Sen. Susan Collins (R-Maine) said that Republican President Donald Trump should have nominated acting Director of National Intelligence Joseph Maguire to the position permanently, adding that Trump’s replacement lacks experience.
Trump named U.S. Ambassador to Germany Richard Grenell as the acting director of national intelligence (DNI) last week, replacing Maguire.
“I would have much preferred that the president nominate acting director Maguire for the post,” Collins told reporters Monday afternoon in Washington. “I care deeply about that position and believe the person needs experience in the intelligence community which regrettably Ambassador Grenell does not have.”
The post of director of national intelligence, which was created after the Sept. 11, 2001, attacks on the United States, oversees the 17 U.S. civilian and military intelligence agencies including the CIA. Collins helped write the law creating the position and is a member of the Senate Intelligence Committee.
Nominating people to serve temporarily in the top intelligence post lets Trump bypass the Senate, which hasn’t always seen eye-to-eye with him despite being controlled by the GOP.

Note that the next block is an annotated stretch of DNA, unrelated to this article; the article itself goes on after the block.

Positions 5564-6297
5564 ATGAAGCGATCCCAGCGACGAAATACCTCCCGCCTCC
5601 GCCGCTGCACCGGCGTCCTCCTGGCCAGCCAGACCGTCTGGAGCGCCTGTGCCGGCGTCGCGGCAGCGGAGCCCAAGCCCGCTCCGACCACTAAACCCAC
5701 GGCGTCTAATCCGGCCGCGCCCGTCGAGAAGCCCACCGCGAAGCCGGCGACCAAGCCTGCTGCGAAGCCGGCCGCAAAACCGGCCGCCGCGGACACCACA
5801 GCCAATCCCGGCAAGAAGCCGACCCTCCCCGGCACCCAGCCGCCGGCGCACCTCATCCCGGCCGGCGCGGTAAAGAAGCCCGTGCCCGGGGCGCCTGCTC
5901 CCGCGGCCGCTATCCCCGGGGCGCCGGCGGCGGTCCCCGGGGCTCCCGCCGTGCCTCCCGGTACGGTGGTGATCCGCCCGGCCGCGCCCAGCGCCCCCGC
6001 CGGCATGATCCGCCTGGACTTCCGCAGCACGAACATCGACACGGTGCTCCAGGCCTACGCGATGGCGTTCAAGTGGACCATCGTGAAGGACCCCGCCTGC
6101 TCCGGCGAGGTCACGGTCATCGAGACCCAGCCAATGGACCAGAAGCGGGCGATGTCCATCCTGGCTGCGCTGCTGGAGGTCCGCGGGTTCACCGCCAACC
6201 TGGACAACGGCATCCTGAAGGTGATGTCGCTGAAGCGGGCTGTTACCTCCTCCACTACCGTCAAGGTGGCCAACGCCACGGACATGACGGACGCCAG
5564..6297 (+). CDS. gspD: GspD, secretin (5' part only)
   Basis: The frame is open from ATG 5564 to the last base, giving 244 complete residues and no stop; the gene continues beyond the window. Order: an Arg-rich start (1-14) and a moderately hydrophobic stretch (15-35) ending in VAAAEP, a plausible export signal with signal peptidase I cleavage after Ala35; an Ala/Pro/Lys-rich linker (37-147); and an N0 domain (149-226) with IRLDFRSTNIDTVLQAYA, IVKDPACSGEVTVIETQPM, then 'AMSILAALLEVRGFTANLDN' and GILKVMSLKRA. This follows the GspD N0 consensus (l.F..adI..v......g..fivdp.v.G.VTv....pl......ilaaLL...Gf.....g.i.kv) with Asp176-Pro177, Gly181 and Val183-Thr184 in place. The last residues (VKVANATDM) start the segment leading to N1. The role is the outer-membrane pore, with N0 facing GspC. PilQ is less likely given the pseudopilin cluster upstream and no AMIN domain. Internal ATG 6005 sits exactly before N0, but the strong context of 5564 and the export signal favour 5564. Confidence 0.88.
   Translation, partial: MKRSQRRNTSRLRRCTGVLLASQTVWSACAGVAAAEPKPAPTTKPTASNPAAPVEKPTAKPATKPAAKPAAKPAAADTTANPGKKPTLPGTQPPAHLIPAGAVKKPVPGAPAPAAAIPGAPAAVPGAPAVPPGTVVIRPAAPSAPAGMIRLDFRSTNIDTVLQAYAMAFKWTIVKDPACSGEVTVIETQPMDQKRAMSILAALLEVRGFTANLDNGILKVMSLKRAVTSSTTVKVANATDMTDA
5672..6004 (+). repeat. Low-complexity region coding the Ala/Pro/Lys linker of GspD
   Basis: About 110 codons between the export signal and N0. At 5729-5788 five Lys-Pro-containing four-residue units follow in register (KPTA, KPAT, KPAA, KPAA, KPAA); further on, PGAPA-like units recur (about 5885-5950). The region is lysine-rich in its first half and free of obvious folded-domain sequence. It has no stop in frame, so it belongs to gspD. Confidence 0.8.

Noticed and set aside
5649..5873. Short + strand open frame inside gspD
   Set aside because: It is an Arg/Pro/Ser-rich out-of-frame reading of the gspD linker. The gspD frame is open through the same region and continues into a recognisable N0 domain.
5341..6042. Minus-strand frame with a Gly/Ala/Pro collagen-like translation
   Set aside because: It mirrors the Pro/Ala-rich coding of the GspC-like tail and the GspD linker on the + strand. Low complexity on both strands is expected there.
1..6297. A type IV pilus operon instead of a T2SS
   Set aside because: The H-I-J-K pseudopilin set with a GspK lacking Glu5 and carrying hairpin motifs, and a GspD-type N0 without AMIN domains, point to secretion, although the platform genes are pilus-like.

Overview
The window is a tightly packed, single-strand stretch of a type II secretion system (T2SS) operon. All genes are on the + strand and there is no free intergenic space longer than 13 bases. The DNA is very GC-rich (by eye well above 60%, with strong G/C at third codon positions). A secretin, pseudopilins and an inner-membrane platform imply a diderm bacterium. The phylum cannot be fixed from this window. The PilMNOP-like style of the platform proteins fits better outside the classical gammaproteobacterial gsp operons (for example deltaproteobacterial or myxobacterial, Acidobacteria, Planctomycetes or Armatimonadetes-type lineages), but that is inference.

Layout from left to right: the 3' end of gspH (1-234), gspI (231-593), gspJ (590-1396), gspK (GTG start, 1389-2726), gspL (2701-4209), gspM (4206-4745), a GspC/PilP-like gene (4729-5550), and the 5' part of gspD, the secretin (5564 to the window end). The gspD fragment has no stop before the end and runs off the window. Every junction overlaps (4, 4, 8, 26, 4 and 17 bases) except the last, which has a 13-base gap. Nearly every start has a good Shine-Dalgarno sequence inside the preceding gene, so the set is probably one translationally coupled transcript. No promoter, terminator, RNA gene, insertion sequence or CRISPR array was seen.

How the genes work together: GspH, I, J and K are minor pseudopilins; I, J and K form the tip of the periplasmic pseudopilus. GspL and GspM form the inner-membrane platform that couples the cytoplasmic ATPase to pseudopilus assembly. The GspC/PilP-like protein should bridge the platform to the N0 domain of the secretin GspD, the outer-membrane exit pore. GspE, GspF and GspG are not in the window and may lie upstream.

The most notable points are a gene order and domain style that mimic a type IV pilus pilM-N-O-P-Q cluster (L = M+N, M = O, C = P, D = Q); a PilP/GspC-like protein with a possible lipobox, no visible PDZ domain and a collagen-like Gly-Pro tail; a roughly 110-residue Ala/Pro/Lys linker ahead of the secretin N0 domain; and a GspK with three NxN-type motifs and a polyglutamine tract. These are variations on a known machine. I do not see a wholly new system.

Maguire’s temporary term was due to expire on March 11 and Grenell will have to step down by that date unless the president nominates someone to serve in the position permanently. If a nomination is made, Grenell could serve up to six months as acting director.
Grenell said on Twitter that he’s only serving in the position for a period of time. “The president will announce the Nominee (not me) sometime soon,” he said last week.
Trump has only floated one name as a possible permanent DNI: Rep. Doug Collins (R-Ga.). Collins soon responded that he didn’t want the job, citing his bid for a U.S. Senate seat. Trump said Friday that “four great candidates” are being considered and that he’d announce his decision within the next few weeks.
Collins, one of the most moderate Republicans in the Senate, was the first to voice disapproval of Grenell’s being named to the DNI position.
Senate Republican leadership was scheduled to speak to reporters on Tuesday afternoon after their weekly caucus luncheon.
Sen. Roy Blunt (R-Mo.), a member of the GOP leadership, told reporters on Tuesday that Grenell will do well.
“He’s a capable person. He’ll be able to do that job.” Blunt said on Capitol Hill. He said that he understood that Grenell wouldn’t be in the position permanently and that he prefers to have someone become DNI on a permanent basis.
Democrats have vociferously opposed the naming of Grenell.
Senate Minority Leader Chuck Schumer (D-N.Y.) claimed that Grenell is “a political lackey, a yes man.”
“He has no experience in the intelligence community and is simply known as an acolyte to President Trump,” Schumer claimed on the Senate floor on Monday. The naming of Grenell was part of a pattern of actions from Trump that was bringing America “closer and closer to a banana republic,” Schumer said.